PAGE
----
The distance (the contact point distance) between the movable contact point and the fixed contact point in an OFF state is determined by the required withstand voltage between the contact points, the isolation characteristics, and the likes. In a case where the force for driving the movable spring 510 (i.e., the load P in Equations 1 and 2) is constant, so as to obtain the same contact point distances in the first and second conventional microrelays, the movable spring 510 of the second conventional microrelay needs to be four times as long as the movable spring 510 of the first conventional microrelay. Therefore, the second conventional microrelay cannot be made smaller in size.

In a case where the length of the movable spring 510 is constant, so as to obtain the same contact point distances in the first and second conventional microrelays, the second conventional microrelay requires a driving force 64 times as great as the driving force required in the first conventional microrelay. Since the electrostatic attraction between the contact point 512 and the contact point 522 is proportional to the square of the voltage to be applied between the contact point 512 and the contact point 522, the voltage to be applied between the contact point 512 and the contact point 522 in the second conventional microrelay needs to be eight times as high as the voltage to be applied between the contact point 512 and the contact point 522 in the first conventional microrelay. Therefore, there has been an increasing demand for a method of reducing a required driving voltage and stabilizing the contact resistance, without an increase in size.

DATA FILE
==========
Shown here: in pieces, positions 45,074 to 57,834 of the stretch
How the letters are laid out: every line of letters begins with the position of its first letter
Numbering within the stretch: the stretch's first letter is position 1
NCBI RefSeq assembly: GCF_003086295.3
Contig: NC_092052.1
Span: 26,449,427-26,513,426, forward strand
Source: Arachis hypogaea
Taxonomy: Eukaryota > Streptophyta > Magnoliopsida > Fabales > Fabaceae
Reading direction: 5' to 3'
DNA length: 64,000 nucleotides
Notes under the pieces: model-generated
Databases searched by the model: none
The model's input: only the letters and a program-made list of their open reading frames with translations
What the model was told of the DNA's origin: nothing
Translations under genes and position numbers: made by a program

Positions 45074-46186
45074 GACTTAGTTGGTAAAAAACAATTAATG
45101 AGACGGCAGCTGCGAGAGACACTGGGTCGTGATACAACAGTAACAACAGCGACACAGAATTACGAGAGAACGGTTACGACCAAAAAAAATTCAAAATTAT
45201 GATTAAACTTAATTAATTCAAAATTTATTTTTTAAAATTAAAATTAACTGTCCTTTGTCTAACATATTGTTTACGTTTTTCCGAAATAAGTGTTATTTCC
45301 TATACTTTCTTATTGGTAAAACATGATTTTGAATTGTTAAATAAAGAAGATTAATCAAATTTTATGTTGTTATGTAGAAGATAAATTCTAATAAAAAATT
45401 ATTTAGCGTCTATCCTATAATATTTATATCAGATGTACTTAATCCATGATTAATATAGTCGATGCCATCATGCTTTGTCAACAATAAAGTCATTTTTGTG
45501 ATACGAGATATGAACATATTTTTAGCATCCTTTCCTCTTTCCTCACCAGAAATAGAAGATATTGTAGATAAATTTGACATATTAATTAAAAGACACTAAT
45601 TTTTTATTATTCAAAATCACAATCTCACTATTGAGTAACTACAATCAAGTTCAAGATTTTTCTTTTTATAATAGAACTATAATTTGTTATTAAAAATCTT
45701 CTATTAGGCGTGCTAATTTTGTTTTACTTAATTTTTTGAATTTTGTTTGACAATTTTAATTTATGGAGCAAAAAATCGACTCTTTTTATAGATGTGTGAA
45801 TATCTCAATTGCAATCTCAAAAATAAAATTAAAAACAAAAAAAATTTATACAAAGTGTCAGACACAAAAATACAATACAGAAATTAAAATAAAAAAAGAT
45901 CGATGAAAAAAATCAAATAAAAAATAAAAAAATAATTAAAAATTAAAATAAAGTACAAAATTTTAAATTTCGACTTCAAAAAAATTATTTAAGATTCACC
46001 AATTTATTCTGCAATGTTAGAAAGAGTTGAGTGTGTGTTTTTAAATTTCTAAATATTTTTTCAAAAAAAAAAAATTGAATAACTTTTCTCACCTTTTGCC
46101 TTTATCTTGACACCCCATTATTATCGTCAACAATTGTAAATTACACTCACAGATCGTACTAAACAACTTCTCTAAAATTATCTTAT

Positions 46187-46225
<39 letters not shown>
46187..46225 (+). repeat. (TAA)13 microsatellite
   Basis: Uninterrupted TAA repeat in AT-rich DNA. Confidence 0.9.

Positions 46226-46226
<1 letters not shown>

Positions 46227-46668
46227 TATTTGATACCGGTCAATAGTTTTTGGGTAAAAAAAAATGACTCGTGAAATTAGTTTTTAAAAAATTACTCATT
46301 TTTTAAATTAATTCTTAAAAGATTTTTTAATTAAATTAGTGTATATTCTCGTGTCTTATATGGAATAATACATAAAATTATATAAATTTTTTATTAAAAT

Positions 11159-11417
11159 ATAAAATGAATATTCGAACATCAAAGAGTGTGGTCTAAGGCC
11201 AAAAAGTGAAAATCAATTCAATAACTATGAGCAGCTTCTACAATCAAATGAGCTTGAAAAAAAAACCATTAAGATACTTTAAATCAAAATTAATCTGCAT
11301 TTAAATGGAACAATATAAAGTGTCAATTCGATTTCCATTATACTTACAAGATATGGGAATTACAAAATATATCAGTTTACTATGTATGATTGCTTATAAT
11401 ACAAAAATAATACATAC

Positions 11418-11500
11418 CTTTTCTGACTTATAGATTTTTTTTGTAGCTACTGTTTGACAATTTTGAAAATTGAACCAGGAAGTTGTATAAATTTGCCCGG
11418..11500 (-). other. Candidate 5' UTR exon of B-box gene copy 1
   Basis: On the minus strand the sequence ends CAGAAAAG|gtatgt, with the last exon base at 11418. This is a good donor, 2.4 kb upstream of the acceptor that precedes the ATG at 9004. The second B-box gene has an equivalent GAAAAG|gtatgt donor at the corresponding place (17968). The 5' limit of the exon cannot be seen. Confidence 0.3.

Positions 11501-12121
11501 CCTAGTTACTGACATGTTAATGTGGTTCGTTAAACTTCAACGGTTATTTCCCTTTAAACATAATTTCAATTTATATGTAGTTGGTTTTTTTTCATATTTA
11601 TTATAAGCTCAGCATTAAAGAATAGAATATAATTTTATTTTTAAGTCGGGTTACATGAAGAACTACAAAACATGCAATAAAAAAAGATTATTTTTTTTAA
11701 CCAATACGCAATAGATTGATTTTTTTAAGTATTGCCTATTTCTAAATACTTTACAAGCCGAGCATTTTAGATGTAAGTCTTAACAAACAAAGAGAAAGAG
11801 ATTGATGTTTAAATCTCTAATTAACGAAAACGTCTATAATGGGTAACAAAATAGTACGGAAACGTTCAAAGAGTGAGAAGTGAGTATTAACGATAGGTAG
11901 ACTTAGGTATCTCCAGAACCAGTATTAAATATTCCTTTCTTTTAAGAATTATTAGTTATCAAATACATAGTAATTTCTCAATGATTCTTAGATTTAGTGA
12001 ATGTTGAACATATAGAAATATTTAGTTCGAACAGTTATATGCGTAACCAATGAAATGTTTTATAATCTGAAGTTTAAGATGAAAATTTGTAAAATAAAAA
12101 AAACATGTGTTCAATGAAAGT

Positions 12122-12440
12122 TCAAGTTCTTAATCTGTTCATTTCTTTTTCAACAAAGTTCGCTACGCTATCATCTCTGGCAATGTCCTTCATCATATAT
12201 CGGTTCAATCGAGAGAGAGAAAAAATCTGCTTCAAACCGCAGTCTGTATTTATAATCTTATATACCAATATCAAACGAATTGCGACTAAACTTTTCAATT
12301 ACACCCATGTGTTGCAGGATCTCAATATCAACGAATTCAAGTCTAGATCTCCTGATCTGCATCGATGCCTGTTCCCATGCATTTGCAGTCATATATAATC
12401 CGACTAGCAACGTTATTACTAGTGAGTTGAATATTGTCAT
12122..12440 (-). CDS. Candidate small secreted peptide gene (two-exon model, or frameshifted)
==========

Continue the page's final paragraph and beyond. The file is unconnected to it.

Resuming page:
SUMMARY OF THE INVENTION

It is therefore an object of the present invention to provide a switch device in which the above disadvantage is eliminated.

A more specific object of the present invention is to provide a switch device that can perform a more precise switching operation.

According to an aspect of the present invention, there is provided a switch device including: a movable spring that has one end as a fixed end, and the other end as a free end; a substrate that is disposed below the movable spring; a first contact point that is disposed at a predetermined location between the fixed end and the free end of the movable spring; a protrusion that is formed on the substrate and is located to face the free end of the movable spring; and a second contact point that is provided on the substrate and is located to face the first contact point, the switch device being put into an ON state when the free end of the movable spring is brought into contact with the protrusion and the first contact point is brought into contact with the second contact point.

With the above structure, the movable spring is bent so that the fee end is brought into contact with the protrusion. It is thus possible to prevent portions other than the first and second contact points from being brought into contact with the movable spring and to achieve area-contact between the first and second contact points. This stabilizes the contact resistance. In addition, the movable spring with a free end has an improved degree of movement as compared to another movable spring having the two stationary contacts. Thus, a large voltage is needed to make contact with the first and second contacts.

According to another aspect of the present invention, there is provided a switch device including: a movable spring that has one end as a fixed end, and the other end as a free end; a substrate that is disposed below the movable spring; a first contact point that is disposed at a predetermined location between the fixed end and the free end of the movable spring; a protrusion that is formed at the free end of the movable spring; and a second contact point that is provided on the substrate and is located to face the first contact point, the switch device is put into an ON state when the protrusion is brought into contact with the substrate and the first contact point is brought into contact with the second contact point.